Before this post gets too long, I’ll briefly answer a few questions people have asked me recently:

What stage of prep are you at? (See above – 24 weeks out although I may do a show or two before UKDFBA… maybe…)

What does this mean diet and training wise? Am dialling in my diet slowly but surely, tracking my intake, planning my meals and sticking to a plan. Training is 5 days a week (lifting) and some cardio (as well as my twice daily power/dog walks). I’m not feeling any changes in strength or energy (yet) so am lifting very heavy and using quite a bit of volume, just because I feel it’s what gives me the results I want.

How is it different to this time last year and the year before? What have you going to keep the same? What are you going to change? The main difference I guess is that I am working by myself, no coach. I would say that I have taken aspects from my 2011 prep and my 2013 prep (we don’t talk about 2012 ;) ) and come up with an approach which I think will suit my body (because it’s a different body, certainly to 2011!), my lifestyle and also how I like to train. My diet is very similar to last year (so far) because it worked and I enjoyed it (thank you, coach Vicky Bradley!) although I will tweak it as I go along, as and when things need to move along a bit.

I’ll be back soon with another update, I’ve realised that there is a fair bit to say I guess, if people want to read it! I’ve had some great training sessions recently with visiting female bodybuilding pals – I’m so sore from this weekend just gone that I had to physically roll sideways out of bed this morning – so perhaps I’ll detail those for you. Or a day’s eats? I had homemade burgers for breakfast today! ;)

Do you think 24 weeks sounds ages, or like no time at all?

Hope your prep, training, gym visits, and sport-specific activities are going well. Whatever it is that you do, I hope you enjoy it. Cos, ultimately, that’s what matters!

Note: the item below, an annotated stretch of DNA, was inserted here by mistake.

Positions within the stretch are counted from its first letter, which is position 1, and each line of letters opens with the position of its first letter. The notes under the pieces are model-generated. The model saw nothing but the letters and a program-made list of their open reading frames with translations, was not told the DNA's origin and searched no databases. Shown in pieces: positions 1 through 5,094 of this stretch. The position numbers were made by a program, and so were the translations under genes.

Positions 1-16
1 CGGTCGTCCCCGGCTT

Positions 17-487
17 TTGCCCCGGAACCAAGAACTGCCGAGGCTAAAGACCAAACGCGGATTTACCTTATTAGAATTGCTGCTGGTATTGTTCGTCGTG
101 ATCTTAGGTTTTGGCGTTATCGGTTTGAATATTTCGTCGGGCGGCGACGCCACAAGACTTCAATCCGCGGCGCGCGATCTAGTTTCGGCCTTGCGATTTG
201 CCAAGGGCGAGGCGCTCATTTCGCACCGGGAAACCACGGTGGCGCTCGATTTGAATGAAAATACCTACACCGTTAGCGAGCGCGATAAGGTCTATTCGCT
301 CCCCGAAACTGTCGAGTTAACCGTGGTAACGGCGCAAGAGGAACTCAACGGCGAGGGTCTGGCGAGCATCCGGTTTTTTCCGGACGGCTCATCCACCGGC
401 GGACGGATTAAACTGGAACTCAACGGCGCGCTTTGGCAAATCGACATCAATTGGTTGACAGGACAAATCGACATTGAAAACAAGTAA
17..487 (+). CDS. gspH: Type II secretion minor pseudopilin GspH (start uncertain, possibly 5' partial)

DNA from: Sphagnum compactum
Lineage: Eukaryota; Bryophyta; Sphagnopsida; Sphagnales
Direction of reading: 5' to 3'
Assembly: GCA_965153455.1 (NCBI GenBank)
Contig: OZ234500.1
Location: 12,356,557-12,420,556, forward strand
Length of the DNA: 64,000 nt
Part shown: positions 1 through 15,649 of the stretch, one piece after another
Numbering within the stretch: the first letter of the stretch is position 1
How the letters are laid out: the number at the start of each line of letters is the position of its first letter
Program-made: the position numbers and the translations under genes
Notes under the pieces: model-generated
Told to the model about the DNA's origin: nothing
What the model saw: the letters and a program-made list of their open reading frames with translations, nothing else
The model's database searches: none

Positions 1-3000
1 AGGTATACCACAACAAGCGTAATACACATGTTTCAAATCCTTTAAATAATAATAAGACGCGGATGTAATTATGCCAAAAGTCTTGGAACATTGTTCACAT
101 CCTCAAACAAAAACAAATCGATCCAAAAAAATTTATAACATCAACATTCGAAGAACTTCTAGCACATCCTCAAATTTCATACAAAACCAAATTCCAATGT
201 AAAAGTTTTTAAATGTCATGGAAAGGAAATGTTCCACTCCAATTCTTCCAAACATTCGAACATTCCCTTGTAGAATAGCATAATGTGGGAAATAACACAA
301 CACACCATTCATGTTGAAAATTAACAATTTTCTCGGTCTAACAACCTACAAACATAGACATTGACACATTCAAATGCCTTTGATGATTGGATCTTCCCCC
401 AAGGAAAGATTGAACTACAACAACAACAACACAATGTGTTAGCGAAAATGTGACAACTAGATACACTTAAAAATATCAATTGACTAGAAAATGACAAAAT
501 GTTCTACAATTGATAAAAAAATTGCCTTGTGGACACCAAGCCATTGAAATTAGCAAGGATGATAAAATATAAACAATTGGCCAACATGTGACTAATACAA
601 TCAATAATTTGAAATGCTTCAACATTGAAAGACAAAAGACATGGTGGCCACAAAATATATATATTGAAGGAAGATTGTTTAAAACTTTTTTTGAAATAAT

Training update: the countdown has started to 2014 bodybuilding competitions is a post from The Fit Writer blog.

Nicola Joyce – the Fit Writer – is a freelance copywriter and journalist who writes for the sport and fitness industry. Her main website is here.


TheFitDog hosts a running magazine giveaway

April 10, 2014

TheFitDog has a big head at the moment. And I’m not talking about the generous proportions he was blessed with by mother nature. He’s puffed up with pride, far beyond his wrinkly jowls and square brain-box.

Why?

He’s in a magazine again.
nicola joyce running magazine

Eagle-eyed readers may have spotted him (and me, but that’s by the by) in the current issue of Women’s Running magazine. Remember when we went on a caniX training session? This article is the result*
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Anyway, Frankie thinks that absolutely everybody should have the opportunity to gaze upon his handsome face and marvel over this athletic physique. So he’s offering one of you a brand new, slobber-free copy of May 2014 Women’s Running magazine.

To be in the mix – do these two things

1) share this blog post on Twitter (with my Twitter name @thefitwriter in your tweet somewhere)
or
share this blog post on Facebook (with my FB page link https://www.facebook.com/thefitwriter in the post)
2) leave a comment on this post to let me know you’ve done one of the above!

Frankie and I will pick a winner on Monday and get the magazine sent out to you ASAP.

Open to readers anywhere in the world :)

*In case you think I’ve gone a bit quiet with the “where you’ll find my byline this month” posts, I don’t do much journalism these days – it’s mostly copywriting. I put a fair bit of client news on my website newspage, when possible.

TheFitDog hosts a running magazine giveaway is a post from the Fit Writer blog.

Nicola Joyce – the Fit Writer – is a freelance copywriter and journalist who writes for the sport and fitness industry. Her main website is here.


Audible sports audiobook of the month: Undisputed Truth: My Autobiography (Mike Tyson)

April 1, 2014

In this monthly blog series, I review a sports audiobook from audible.co.uk

March’s audiobook was Mike’s Tyson’s autobiography “Undisputed Truth”.

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Undisputed Truth: My Autobiography (Mike Tyson)

Sigh. I wanted to love Mike Tyson’s “Undisputed Truth: My Autobiography”. I find him a fascinating character and he was one of the first boxers I was aware of. I like boxing as a sport. And I knew Mike Tyson’s autobiography would be compelling stuff.

But I struggled with this book. It was just… too much. He was too much. I suppose that’s the point. But, honestly, I found it all too much to bear much of the time. There were days when I set off on my walk and chose to listen to a podcast instead, because I just didn’t want more of Mike’s horrible stories in my ears.

Mike’s autobiography got under my skin and unsettled me. Like his opponents, I was out on my feet before we even got to the fights (and, actually, there’s not much of the story given over to his fights nor to his training). The many excesses of Mike Tyson make for uncomfortable listening.